MV Sealth

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Mv Sealth.JPG
MV Sealth docked at Bainbridge Island
Name: MV Sealth
Owner: WSDOT
Operator: Washington State Ferries
Port of registry: Seattle, Washington,  United States
Route: Relief Vessel on Fauntleroy-Vashon-Southworth, Anacortes-San Juan Islands and San Juan Interisland
Builder: Marine Power and Equipment, Seattle
  • 1982
  • Refit: 2006
In service: 1985
  • Official Number:662478
  • Call Sign: WAK7089[1]
Status: In Service - Fauntleroy/Vashon/Southworth
General characteristics
Class and type: Issaquah 100 Class auto/passenger ferry
Length: 328 ft (100.0 m)
Beam: 78 ft 8 in (24.0 m)
Draft: 15 ft 6 in (4.7 m)
Decks: 1 auto deck/1 passenger deck
Deck clearance: 15 ft 2 in (4.6 m)
Installed power: Total 5,000 hp from 2 diesel engines
Speed: 16 kn (30 km/h; 18 mph)
  • 1200 passengers
  • 90 vehicles (max 30 commercial)[2]
Crew: 10

The MV Sealth is the sole remaining Issaquah 100 Class ferry operated by Washington State Ferries.

She is named for Chief Sealth.

The Sealth underwent cabin rebuilding in the Fall of 2006, after which she was in service on the Fauntleroy-Vashon-Southworth route. The Sealth was then the #2 vessel on the route. Earlier she was taken out of service due to a seam needing weld repairs. As of August 20, 2015 she was serving on the Bremerton route in place of the Kitsap which was moved north to the San Juans.[3]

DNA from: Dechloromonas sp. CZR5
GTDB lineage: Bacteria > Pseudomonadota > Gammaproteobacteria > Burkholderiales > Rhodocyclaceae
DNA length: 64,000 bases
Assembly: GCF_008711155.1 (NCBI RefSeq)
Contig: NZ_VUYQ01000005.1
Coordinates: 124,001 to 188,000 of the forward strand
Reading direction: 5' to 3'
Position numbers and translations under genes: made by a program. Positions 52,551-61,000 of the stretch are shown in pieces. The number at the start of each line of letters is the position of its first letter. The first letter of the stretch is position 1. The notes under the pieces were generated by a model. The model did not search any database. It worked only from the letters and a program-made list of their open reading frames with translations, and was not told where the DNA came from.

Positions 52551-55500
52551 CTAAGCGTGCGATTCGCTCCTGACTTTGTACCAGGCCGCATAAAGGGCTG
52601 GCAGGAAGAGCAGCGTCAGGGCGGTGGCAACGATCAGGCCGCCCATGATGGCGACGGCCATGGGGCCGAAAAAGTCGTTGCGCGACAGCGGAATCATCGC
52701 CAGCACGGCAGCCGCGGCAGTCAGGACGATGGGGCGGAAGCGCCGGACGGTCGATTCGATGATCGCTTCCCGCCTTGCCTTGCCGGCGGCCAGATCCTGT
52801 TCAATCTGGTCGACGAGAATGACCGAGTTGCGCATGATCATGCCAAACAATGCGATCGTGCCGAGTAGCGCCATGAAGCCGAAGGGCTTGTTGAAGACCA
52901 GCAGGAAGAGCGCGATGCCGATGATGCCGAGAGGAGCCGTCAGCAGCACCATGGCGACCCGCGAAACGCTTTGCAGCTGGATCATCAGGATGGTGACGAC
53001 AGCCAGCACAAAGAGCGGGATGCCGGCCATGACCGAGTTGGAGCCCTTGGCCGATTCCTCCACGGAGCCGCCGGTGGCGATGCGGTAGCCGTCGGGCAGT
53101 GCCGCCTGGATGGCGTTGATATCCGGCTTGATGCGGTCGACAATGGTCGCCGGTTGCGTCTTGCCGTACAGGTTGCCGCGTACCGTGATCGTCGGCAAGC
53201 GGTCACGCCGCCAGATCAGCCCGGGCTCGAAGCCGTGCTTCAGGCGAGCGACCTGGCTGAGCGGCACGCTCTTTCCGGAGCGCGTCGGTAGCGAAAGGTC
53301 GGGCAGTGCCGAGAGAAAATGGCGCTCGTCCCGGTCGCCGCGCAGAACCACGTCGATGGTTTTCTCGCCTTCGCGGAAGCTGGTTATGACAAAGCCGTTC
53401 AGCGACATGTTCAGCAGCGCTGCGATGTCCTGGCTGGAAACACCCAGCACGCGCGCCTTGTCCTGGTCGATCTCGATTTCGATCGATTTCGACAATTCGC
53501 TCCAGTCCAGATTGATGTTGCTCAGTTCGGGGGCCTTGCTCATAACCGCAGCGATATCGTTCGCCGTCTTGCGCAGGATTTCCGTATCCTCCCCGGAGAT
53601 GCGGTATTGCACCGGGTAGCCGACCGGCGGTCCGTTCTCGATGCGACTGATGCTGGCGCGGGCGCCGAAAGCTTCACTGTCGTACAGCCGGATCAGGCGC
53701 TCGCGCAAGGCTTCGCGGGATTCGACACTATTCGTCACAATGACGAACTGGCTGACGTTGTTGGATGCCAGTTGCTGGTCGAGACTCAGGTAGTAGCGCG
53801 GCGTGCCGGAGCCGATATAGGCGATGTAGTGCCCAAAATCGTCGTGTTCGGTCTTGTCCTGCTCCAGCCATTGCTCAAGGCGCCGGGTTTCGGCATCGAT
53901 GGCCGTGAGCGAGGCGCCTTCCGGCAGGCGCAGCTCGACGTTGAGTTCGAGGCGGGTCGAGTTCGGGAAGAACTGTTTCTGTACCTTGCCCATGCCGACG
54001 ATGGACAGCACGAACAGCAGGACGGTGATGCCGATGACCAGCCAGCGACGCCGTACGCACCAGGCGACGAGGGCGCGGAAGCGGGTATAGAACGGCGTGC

The Sealth leaves Fauntleroy for Vashon. Taken from the M/V Cathlamet.

The Sealth was not listed to return to the San Juan Islands during fall of 2015. She was in service at Seattle/Bremerton and switched to the Vashon route mid-fall and she remained there until the Winter 2016 schedule began. She has been serving as a relief vessel for the Vashon- Fauntleroy route, and is expected to replace the M/V Klahowya as the inter-island ferry in the San Juans in a few years.


On November 7, 2012, the Sealth was serving the Bremerton run when a hole four feet under the waterline at No. 2 end port side was discovered.[4] The ferry was pulled from service in the day and the leak was fixed a week later at Dakota Shipyards of Anacortes. This caused the Salish to be put on the run, causing a loss of 30% percent of the run's regular car capacity.

In 1991, the Sealth collided with the M/V Kitsap in Rich passage under heavy fog. No major damage was reported.